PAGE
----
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Blood line

Some things, no matter how unpalatable, are unavoidable. One such bitter pill is that a lack of qualifications makes our profession less attractive to intelligent, young, would-be IFAs.

A further hard-to-swallow fact is that without a healthy injection of new blood into the profession, it will die out. The average age of an IFA is a much quoted statistic but whether we like it or not, the industry is not a young one, with the average age around 54. But how as an industry do we go about bringing that average age down to the level of other professions?

We must allow advisers to make a living out of what they do. Before any bright young thing would consider independent financial advice as a possible career, they need to be able to see that they can make a living out of it. Sadly, unpalatable fact number three in this catalogue of inconvenient truths is that if policymakers persist in focusing all attention on lowering product price and pricing advice out of the equation in the process, then we are sunk.

But that is just one of our profession’s “turn off” factors. What these bright young things also need convincing of is that embarking on a career as an IFA is just that, a career.

The current, pitifully low entry benchmark is hardly a good opening salvo in Operation New Blood. From the perspective of a graduate, you have spent three or more years in tertiary education honing your analytical skills, only to go into a profession that would have “had you at hello” in qualification terms.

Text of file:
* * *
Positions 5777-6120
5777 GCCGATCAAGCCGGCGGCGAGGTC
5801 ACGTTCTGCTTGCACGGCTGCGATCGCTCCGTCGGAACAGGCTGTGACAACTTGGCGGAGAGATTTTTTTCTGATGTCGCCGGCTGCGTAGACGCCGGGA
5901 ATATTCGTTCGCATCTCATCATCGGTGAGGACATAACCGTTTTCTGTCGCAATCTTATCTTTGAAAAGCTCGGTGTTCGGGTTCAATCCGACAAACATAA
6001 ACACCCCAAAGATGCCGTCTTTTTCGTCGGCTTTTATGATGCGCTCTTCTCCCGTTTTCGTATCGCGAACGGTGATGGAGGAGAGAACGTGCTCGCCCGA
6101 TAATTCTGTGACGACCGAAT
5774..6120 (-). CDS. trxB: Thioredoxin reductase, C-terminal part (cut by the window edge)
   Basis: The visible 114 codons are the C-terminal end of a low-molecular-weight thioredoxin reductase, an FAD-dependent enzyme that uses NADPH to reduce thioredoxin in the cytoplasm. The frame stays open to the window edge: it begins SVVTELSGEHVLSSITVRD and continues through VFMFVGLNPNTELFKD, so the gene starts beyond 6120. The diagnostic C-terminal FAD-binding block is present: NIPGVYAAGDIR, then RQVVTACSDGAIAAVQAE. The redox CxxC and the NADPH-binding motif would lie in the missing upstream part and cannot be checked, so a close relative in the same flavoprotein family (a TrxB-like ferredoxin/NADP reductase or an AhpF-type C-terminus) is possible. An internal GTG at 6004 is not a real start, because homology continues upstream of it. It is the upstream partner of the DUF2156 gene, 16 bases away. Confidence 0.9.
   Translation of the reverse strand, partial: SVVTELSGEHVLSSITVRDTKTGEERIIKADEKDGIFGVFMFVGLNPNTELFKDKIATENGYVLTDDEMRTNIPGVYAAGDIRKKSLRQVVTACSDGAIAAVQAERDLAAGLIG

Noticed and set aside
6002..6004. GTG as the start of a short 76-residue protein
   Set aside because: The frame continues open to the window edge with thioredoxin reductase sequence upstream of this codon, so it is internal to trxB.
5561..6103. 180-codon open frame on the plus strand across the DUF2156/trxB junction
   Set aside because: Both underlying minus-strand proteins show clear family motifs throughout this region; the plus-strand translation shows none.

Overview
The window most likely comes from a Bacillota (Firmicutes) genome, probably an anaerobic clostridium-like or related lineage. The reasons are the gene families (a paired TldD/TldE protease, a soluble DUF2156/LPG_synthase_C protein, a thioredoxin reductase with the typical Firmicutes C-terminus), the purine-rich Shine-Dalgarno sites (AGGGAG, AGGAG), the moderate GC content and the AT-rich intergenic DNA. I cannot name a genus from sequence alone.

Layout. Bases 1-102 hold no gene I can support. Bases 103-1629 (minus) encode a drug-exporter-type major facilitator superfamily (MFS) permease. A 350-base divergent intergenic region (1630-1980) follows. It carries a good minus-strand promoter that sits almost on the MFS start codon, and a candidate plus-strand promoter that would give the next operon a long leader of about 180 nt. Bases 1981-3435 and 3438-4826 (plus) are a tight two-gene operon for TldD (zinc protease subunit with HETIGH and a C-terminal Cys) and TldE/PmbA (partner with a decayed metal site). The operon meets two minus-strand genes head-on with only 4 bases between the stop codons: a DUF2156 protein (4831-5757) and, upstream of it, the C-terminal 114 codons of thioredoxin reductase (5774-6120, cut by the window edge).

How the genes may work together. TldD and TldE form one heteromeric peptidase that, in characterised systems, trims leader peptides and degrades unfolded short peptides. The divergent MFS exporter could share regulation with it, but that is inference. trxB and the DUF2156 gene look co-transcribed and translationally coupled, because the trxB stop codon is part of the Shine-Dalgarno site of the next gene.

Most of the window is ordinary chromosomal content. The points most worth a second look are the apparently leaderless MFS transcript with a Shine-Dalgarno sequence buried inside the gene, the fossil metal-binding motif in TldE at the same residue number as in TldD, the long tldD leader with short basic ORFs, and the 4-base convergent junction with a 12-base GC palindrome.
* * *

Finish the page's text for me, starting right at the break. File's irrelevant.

Put it another way, would you entrust your business accounts to someone with only GCSE arithmetic passing themselves off as an accountant? No. So why do we think it acceptable to expect people to entrust some of the biggest and most far- reaching financial decisions they will make in their life to the financial planning equivalent?

That is why this latest ruckus over whether the deadline for the revised benchmark qualification should be put back or not is merely a distraction from the real issue. That real issue is that in order to have a profession to argue over, we need to address the issues raised above.

Standards must rise if we are to attract new blood to the profession. Pushing the deadline beyond 2012 will simply prolong the deterrent to new joiners.

Not embracing the move to higher standards means we might as well acknowledge the fact that a few years down the line we will be asking the last FPC3 holder to switch the lights off as the profession closes its doors. With no future generation of proud and properly qualified advisers to pass the baton on to, we will simply be handing over clients to banks.

That is a prospect that should spur us collectively into action, if not for ourselves, then for our clients.

Sheriar Bradbury is managing director of Bradbury Hamilton


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